A Manhattan landlord with more than 140 apartment buildings to his name was charged on Monday with harassing rent-stabilized tenants and for illegal construction, exposing them to lead-contaminated dust, state Attorney General Eric Schneiderman said.
Schneiderman said Steven Croman, along with a former city police officer and his mortgage broker, ran a scheme in which they would buy cheap buildings with rent-stabilized apartments throughout Manhattan and apply for a loan.
They would then reapply for the loan, falsely stating that the rent-stabilized tenants were gone, Schneiderman said, and then harass the tenants to leave.
“The scope of this enterprise was really unlike any other we’ve seen,” he said. “This guy, essentially, was the Bernie Madoff of landlords.”
Croman, who was indicted on 20 felony charges and was also implicated in a civil case, was also accused of performing illegal construction on several of the buildings, resulting in lead dust that was up to 65 times above the legal limit.
“These were construction zones that looked like something out of a poorly funded project in the developing world,” Schneiderman said. “The scheme was comprehensive: it went from the crudest levels of harassment and endangering of tenants lives, up to very sophisticated schemes to defraud banks.”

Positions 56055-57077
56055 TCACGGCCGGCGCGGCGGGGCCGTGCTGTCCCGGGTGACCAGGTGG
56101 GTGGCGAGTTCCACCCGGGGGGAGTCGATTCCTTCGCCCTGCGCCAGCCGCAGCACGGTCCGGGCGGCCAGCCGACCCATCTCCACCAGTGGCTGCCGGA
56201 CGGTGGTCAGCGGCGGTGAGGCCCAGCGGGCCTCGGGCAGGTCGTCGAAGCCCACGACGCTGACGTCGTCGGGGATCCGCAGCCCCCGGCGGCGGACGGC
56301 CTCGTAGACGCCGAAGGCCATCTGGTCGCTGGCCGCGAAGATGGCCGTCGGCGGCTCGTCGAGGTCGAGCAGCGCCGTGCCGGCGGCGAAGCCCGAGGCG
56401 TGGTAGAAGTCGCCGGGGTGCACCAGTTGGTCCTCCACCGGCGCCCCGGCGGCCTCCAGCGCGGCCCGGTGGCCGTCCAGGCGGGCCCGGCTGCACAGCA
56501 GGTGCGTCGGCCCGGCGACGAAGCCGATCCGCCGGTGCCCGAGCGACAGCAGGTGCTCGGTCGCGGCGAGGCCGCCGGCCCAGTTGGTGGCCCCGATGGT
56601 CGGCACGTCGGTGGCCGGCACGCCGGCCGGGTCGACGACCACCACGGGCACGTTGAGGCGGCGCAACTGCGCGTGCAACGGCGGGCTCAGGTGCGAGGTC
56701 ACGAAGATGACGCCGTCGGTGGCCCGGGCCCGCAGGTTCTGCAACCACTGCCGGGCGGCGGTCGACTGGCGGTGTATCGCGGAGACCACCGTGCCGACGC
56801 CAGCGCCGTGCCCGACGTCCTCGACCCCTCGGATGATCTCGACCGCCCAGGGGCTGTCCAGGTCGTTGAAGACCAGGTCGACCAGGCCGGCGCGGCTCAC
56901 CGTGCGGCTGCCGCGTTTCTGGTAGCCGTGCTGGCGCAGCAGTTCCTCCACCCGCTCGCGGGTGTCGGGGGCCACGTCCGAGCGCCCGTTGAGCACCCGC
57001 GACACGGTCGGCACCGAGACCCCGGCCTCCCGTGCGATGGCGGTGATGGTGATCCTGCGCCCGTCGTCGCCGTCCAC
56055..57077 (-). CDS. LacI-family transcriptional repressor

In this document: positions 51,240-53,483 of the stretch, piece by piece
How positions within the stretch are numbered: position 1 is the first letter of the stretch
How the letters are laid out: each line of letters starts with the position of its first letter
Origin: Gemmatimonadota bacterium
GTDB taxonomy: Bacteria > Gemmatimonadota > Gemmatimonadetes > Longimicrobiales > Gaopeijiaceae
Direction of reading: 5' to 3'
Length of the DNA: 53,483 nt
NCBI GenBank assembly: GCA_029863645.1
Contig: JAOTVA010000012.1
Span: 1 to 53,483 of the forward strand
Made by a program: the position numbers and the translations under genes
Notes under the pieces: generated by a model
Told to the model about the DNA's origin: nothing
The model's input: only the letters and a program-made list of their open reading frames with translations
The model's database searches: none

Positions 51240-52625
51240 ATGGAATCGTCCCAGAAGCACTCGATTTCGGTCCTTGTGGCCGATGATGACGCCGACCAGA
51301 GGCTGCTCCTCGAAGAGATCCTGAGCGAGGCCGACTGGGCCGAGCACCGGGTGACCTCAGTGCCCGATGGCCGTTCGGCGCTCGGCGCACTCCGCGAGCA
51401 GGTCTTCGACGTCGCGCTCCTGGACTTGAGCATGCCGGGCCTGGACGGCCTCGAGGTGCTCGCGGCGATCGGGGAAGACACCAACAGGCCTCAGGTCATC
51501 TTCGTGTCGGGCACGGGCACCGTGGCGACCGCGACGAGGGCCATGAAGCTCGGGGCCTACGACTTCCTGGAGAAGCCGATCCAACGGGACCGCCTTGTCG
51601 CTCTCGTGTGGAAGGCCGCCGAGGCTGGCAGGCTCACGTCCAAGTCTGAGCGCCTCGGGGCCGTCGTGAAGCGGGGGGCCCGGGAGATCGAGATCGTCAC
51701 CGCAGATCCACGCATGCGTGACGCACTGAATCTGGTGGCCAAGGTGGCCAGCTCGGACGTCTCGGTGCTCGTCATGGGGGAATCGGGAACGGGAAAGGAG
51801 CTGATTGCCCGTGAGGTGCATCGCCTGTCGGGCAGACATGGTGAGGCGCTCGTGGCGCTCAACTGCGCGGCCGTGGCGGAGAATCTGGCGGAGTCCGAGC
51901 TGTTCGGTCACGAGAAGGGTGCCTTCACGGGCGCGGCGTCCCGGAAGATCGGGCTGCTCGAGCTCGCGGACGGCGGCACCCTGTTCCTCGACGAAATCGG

Croman was released on a $1 million bond on Monday. His attorney, Benjamin Brafman, said he pleaded not guilty and “intends to address all issues in a responsible fashion.”
Robin Tzannes, 65, moved into her rent-stabilized East Village apartment 41 years ago. Since Croman bought the building nine years ago, Tzannes said, she has gone to court three times to defend herself against what she calls “ridiculous” charges, including claims she hadn’t paid her rent.
“It was pretty horrible when you come home and you find an eviction notice on your door and you haven’t done anything wrong,” she said, adding she has spent more than $30,000 in court fees.
“He started the harassment immediately,” Tzannes added. “It’s been a nightmare.”
Similarly, about a month after Croman purchased Silvana Jakich’s building on the Lower East Side, she said the intimidation started. Croman is accused of employing a former police officer to threaten the tenants and pressure them into moving out.
“It’s an endless process and he’s got people on the payroll that are just there to get rid of you,” said Jakich. “They’re really good at what they do and they’re very fast talking and it catches you unaware. It’s just a frightening experienced.”
Jakich said that out of 10 apartments in the building, Croman has succeeded in getting rid of five rent-stabilized tenants.
Croman’s next court appearance is scheduled for June 21.